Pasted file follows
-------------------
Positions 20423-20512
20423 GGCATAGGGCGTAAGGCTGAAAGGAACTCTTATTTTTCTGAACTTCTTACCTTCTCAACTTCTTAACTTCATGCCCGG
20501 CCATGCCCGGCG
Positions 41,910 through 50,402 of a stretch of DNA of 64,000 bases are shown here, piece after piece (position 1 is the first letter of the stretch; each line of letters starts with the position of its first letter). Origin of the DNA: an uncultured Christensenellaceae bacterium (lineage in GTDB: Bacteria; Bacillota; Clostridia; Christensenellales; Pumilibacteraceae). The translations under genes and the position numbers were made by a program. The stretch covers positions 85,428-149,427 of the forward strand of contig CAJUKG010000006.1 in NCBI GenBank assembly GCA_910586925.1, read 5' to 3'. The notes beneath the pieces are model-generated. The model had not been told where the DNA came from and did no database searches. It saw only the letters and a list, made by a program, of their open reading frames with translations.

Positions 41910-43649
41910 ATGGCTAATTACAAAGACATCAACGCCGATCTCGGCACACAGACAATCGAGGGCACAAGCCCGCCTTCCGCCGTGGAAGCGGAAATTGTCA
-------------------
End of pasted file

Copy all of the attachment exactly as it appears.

Positions 20423-20512
20423 GGCATAGGGCGTAAGGCTGAAAGGAACTCTTATTTTTCTGAACTTCTTACCTTCTCAACTTCTTAACTTCATGCCCGG
20501 CCATGCCCGGCG
Positions 41,910 through 50,402 of a stretch of DNA of 64,000 bases are shown here, piece after piece (position 1 is the first letter of the stretch; each line of letters starts with the position of its first letter). Origin of the DNA: an uncultured Christensenellaceae bacterium (lineage in GTDB: Bacteria; Bacillota; Clostridia; Christensenellales; Pumilibacteraceae). The translations under genes and the position numbers were made by a program. The stretch covers positions 85,428-149,427 of the forward strand of contig CAJUKG010000006.1 in NCBI GenBank assembly GCA_910586925.1, read 5' to 3'. The notes beneath the pieces are model-generated. The model had not been told where the DNA came from and did no database searches. It saw only the letters and a list, made by a program, of their open reading frames with translations.

Positions 41910-43649
41910 ATGGCTAATTACAAAGACATCAACGCCGATCTCGGCACACAGACAATCGAGGGCACAAGCCCGCCTTCCGCCGTGGAAGCGGAAATTGTCA